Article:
Professor Salama chaired and led three schools of architecture over the past 20 years in Egypt, Qatar, and the United Kingdom. He is a licensed architect in Egypt since 1987 and has practiced in Egypt (1987-92) and was the Director of Research and Consulting at Adams Group Architects, Charlotte, North Carolina (2001-04). He has been a consultant to a number of Authorities in Egypt (1996-2000) and development agencies in the Gulf region (2004-06). His research interests and experience cross the boundaries of disciplines and involve theories and methodologies of design studio teaching in architecture and urban design; typological transformations in traditional architecture/urban spaces; sustainable design processes; environmentally sustainable tourism development; sustainable schools; workplace environmental quality; assessing designed environments from socio-cultural and users' perspectives; adaptive urbanism and the spatial practice of cultural groups in rapidly growing contexts; livability and diversity in urban environments; and investigating architecture and urbanism in emerging cities in the global south.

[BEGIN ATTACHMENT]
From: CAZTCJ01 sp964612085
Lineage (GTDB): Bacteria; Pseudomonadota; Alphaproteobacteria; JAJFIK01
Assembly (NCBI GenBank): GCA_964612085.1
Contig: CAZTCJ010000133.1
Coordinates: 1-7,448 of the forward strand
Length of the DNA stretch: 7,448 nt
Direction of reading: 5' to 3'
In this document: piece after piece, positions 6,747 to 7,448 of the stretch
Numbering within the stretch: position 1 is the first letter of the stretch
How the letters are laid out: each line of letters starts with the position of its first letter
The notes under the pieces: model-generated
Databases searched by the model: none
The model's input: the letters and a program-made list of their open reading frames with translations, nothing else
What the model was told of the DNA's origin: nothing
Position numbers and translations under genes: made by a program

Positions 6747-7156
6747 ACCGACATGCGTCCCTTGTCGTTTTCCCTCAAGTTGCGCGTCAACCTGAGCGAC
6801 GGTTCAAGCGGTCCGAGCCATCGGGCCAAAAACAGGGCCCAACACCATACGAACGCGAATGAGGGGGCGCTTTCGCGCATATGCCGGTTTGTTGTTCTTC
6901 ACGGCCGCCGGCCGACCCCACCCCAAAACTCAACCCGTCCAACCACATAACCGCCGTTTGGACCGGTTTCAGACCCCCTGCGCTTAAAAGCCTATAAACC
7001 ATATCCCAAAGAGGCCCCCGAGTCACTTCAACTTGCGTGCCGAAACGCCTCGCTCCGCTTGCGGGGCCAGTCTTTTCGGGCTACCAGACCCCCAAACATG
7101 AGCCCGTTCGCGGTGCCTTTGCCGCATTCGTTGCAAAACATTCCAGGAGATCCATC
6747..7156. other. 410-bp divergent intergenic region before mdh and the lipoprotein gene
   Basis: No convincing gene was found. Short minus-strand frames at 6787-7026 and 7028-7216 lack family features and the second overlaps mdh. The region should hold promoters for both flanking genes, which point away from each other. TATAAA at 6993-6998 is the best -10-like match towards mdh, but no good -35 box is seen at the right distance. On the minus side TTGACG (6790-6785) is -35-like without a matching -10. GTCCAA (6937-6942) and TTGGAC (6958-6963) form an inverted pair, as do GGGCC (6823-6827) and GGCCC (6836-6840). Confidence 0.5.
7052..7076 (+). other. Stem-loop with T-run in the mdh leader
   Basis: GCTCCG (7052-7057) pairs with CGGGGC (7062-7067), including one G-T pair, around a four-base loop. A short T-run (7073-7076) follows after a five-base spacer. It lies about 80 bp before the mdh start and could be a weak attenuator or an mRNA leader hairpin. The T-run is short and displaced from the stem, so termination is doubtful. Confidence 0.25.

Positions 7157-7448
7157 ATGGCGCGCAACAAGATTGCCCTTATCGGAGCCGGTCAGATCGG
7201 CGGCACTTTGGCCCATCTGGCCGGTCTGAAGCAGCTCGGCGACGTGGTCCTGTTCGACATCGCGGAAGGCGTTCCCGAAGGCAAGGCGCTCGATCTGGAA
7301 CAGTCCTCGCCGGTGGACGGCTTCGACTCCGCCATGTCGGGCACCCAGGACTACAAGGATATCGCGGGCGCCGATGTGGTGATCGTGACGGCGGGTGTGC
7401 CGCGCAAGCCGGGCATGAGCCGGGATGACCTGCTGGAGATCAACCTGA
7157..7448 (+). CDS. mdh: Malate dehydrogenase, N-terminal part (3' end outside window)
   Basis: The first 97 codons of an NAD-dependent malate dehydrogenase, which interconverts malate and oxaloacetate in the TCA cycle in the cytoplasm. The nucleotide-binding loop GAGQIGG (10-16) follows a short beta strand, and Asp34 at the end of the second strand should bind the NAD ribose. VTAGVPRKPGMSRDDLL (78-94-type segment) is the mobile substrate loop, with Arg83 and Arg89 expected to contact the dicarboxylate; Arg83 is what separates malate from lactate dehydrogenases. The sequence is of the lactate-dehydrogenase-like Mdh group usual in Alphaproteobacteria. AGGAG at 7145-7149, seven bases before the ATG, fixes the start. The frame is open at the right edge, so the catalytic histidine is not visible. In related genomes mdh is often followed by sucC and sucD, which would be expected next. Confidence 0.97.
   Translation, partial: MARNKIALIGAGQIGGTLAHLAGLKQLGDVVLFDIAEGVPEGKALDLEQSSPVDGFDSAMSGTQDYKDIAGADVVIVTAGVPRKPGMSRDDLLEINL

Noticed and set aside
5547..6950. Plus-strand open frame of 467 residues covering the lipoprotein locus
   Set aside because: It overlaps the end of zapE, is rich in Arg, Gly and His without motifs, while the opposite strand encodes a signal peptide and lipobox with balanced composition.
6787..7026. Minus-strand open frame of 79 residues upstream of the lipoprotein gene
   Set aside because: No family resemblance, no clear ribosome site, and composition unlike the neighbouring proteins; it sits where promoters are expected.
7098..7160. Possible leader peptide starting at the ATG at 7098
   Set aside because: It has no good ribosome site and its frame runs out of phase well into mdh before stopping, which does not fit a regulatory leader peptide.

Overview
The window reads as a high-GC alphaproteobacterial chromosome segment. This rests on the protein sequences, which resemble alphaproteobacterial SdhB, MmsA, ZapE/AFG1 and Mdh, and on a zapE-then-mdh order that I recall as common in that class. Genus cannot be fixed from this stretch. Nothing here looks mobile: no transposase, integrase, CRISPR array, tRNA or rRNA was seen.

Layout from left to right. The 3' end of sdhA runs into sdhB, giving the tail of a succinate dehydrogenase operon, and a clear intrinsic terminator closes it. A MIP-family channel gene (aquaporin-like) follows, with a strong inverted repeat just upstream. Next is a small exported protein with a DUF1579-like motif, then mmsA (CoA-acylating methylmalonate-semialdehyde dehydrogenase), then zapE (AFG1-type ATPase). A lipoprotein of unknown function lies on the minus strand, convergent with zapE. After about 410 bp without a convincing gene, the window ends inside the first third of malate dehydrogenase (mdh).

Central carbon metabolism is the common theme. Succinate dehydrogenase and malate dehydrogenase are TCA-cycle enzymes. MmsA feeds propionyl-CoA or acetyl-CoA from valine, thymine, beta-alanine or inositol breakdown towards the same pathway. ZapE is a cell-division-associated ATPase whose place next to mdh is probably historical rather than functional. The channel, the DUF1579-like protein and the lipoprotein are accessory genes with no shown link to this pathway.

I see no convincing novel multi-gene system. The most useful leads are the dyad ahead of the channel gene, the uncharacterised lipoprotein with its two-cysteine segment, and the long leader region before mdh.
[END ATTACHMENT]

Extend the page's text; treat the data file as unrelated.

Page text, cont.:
CRAUCGS: Cluster for Research in Architecture and Urbanism of Cities in the Global South
BEEAPRU: Built Environment Education and Architectural Pedagogy Research Unit
His academic experience includes PhD and Masters supervision and teaching courses on architectural programming/briefing, research/design methods and theories, applications of socio-behavioral studies in design, sustainable urban conservation, and architectural, urban, and community design studios. His teaching places emphasis on evidence-based design, critical inquiry, and active and experiential learning. His teaching approach adopts the position that architectural education is not simply the imparting of knowledge and skills necessary for practice, but it involves the development of values, ideologies, and cultural and philosophical positions. It emphasizes that future professionals need to be able to comprehend the environment as having multiple realities by understanding values, preferences, and lifestyles of people, as individuals and in groupings—people who will perceive, live, learn, work, and entertain in those environments.